What is a Systemically Important Financial Institution – SIFI
A systemically important financial institution is a firm that U.S. federal regulators determine would pose a serious risk to the economy in the event of its collapse; the label reflects the concept of "too big to fail" and imposes extra regulatory burdens.
BREAKING DOWN Systemically Important Financial Institution – SIFI
The 2010 Dodd-Frank Act, a response to the financial crisis, established the Financial Stability Oversight Council (FSOC) and gave it the authority to label banks and other firms "systemically important financial institutions" (Sifi) – a designation the 2010 law also created. This label imposes extra regulatory requirements and increased scrutiny. These include strict oversight by the Federal Reserve, higher capital requirements, periodic stress tests, and the need to produce "living wills" (plans to wind up operations without triggering a financial crisis or requiring a bailout).
The law is designed to prevent a repeat of the 2008 financial crisis, which saw largely unregulated institutions such as American International Group Inc. (AIG) require large taxpayer-funded bailouts. Reasoning that financial contagion could originate in unexpected places, legislators created the FSOC to examine firms according to the risk posed by their size, financial position, business models and interconnectedness to other areas of the economy.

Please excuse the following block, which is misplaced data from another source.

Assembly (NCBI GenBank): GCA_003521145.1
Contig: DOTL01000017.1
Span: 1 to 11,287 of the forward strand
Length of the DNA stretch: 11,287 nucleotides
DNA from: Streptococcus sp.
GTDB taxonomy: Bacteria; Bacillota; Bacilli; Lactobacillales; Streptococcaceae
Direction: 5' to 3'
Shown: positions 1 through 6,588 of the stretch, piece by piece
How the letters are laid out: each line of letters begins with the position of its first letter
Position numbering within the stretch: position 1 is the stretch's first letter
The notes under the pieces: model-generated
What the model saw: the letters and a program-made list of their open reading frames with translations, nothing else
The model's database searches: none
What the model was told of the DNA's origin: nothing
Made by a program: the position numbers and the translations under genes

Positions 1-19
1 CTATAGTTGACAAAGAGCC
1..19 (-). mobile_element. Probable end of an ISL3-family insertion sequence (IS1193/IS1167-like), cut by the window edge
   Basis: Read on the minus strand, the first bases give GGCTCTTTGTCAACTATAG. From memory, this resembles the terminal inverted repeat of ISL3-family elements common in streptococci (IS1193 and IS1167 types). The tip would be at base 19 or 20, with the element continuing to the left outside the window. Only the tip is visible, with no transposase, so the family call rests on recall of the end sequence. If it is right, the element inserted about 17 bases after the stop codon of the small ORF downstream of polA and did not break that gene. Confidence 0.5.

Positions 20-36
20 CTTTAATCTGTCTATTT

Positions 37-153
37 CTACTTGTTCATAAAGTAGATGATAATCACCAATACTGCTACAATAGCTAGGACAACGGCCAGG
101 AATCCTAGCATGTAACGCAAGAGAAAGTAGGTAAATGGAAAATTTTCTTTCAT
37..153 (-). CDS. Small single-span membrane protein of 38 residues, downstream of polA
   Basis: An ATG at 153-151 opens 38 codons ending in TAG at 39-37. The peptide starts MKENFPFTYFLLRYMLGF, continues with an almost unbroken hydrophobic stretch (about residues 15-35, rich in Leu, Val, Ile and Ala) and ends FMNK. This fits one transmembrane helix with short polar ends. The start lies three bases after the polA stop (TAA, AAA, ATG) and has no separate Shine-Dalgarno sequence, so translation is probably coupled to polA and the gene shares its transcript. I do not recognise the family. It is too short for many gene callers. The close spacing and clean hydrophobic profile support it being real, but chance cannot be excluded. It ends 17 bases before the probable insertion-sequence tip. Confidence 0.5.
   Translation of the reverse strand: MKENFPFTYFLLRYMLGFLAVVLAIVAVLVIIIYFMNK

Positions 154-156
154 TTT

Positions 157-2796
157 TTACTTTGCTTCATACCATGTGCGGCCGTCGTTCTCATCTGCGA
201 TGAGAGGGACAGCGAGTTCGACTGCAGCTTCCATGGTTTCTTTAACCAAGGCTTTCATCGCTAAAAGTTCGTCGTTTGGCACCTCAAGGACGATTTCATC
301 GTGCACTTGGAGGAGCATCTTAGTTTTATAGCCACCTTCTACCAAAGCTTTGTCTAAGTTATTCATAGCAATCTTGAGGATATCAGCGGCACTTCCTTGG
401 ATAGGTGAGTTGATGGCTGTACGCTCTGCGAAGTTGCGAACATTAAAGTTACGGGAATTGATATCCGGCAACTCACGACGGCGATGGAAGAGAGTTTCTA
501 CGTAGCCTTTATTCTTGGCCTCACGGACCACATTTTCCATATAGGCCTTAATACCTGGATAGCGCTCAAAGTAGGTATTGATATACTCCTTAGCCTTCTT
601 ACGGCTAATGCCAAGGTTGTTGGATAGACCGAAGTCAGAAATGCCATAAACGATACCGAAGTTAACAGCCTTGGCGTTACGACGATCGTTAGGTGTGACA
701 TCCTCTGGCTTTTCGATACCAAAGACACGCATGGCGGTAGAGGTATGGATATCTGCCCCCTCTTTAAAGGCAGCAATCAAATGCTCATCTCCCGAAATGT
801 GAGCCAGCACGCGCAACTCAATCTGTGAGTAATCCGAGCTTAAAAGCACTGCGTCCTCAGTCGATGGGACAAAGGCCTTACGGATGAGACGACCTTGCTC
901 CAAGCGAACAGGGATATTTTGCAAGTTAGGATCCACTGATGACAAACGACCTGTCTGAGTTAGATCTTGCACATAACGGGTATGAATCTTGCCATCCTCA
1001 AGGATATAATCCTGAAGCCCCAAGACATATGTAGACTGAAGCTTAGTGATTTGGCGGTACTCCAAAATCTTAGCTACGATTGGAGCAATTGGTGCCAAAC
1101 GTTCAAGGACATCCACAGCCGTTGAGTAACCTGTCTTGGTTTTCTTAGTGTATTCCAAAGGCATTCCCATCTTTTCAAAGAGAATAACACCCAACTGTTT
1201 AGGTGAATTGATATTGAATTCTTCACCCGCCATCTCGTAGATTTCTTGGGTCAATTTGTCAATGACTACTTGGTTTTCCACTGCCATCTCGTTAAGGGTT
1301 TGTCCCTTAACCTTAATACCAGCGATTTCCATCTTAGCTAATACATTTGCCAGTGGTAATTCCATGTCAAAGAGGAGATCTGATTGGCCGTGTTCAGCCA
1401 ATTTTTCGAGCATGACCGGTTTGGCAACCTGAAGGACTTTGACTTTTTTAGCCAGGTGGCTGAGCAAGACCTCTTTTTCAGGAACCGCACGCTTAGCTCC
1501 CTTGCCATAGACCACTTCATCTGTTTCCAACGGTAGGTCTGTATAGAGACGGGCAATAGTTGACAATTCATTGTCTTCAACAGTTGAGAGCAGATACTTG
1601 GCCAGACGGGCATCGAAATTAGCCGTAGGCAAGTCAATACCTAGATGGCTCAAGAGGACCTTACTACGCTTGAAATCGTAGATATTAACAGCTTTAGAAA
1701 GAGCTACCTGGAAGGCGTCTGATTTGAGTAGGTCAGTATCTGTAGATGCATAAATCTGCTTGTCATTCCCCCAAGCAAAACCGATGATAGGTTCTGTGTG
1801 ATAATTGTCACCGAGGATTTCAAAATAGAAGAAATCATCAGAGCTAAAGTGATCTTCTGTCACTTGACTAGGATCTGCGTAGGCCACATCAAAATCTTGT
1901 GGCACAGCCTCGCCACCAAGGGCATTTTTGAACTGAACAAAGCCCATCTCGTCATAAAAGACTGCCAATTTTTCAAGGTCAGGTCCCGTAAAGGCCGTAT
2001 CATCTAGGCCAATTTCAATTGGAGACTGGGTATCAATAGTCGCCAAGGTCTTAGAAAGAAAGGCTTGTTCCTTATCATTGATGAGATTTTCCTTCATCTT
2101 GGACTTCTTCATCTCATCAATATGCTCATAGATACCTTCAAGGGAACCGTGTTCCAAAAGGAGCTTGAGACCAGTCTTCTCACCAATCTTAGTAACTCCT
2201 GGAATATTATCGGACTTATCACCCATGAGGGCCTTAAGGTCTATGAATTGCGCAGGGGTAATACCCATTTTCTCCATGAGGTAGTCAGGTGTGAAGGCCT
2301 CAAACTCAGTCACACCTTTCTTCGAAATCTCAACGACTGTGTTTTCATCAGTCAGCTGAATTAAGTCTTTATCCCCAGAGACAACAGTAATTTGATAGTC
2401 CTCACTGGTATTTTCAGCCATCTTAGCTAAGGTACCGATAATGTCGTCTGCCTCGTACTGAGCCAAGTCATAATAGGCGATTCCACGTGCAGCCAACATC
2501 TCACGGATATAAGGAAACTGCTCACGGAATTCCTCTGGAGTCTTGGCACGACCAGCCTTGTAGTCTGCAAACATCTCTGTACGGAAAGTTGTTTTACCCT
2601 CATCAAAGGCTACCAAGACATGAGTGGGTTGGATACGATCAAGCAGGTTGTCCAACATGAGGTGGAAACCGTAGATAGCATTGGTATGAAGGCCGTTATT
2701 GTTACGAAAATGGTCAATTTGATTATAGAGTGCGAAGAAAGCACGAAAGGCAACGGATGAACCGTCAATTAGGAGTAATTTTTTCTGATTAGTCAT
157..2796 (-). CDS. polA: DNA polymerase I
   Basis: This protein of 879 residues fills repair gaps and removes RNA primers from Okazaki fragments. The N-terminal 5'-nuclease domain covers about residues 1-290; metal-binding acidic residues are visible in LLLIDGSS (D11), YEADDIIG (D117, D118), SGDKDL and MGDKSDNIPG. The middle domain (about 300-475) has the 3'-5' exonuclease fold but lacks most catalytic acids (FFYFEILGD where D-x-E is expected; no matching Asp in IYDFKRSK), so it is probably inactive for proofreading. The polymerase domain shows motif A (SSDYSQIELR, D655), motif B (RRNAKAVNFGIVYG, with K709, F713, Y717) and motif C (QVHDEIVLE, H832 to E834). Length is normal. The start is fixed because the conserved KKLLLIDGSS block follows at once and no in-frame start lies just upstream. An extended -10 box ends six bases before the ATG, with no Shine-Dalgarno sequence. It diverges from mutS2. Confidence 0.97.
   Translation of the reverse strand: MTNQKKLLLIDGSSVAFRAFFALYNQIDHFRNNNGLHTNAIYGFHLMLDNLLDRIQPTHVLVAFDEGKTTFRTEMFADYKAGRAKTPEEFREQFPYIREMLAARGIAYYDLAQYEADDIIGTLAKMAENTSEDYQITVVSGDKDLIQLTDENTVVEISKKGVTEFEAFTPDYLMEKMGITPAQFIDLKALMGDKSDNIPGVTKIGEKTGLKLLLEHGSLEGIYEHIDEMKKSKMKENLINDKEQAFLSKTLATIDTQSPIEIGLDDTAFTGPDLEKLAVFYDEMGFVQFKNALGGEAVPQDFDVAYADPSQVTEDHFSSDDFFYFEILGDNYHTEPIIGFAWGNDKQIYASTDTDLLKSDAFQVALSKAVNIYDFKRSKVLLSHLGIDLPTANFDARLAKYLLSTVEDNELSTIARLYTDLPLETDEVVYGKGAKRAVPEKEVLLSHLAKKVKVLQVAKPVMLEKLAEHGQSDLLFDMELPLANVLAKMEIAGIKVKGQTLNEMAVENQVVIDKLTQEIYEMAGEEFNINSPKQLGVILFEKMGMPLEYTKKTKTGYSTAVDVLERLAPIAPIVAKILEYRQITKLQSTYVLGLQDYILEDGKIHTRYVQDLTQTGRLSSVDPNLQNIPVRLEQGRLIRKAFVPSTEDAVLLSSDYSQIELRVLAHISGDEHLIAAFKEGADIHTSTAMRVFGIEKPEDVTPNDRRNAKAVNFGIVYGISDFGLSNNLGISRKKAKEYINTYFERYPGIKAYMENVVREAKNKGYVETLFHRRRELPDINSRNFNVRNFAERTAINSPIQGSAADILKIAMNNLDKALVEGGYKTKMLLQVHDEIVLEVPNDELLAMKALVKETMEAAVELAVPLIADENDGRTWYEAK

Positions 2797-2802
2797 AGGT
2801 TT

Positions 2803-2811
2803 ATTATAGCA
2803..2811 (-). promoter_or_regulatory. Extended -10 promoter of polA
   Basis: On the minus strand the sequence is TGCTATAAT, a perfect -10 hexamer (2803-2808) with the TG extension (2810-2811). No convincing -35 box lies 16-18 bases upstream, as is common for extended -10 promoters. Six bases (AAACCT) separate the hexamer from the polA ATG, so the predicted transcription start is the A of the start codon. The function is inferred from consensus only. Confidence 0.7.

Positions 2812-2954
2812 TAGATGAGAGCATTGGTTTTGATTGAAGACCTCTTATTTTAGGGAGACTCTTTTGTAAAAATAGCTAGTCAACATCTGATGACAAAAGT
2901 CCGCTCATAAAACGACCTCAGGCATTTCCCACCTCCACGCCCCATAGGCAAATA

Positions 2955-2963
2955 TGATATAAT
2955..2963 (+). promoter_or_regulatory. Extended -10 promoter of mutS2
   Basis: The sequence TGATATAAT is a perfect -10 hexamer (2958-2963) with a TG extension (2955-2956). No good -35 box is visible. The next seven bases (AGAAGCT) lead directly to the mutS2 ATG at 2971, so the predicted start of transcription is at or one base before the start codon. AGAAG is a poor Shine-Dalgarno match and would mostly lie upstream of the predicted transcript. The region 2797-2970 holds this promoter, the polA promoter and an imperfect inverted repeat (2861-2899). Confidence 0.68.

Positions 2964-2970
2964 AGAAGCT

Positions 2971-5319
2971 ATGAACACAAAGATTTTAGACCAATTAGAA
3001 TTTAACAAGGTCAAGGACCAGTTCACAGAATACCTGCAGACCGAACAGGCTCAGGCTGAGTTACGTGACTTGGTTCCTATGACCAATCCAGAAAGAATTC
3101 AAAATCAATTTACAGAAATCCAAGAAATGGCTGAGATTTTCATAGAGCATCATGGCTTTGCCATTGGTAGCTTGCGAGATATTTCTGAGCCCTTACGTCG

In 2013 and 2014 the FSOC labeled as Sifis AIG; General Electric Capital Corp. Inc., the financial arm of General Electric Co. (GE); Prudential Financial Inc. (PRU) and MetLife Inc. (MET). MetLife won a lawsuit protesting the label in March 2016, which the government has appealed. GE Capital's designation was rescinded in June 2016, after the parent company announced it would divest most of its financial operations. AIG's designation was rescinded in September 2017.
While the process of determining whether a non-bank institution poses systemic risks has come in for criticism – the judge who ruled in favor of MetLife called the government's decision to call the firm a Sifi "arbitrary and capricious" – the process for determining whether a traditional bank is a Sifi is more straightforward: banks with more than $50 billion in assets are systemically important. Smaller banks have pushed lawmakers to raise this threshold to $250, citing the costs they must bear to comply with enhanced regulation. In November 2017 senators from both parties said they had reached a deal to do so.
Critics of the Sifi label and of Dodd-Frank's regulations more generally have argued that rather than preventing firms from being "too big to fail," the designation merely identifies that ones that are. Some argue that the increased regulatory burden has in fact exacerbated the risk of financial contagion: since larger banks are better able to shoulder the extra costs, they come out stronger – and bigger –as a result, ironically giving rise to greater concentration in the financial sector.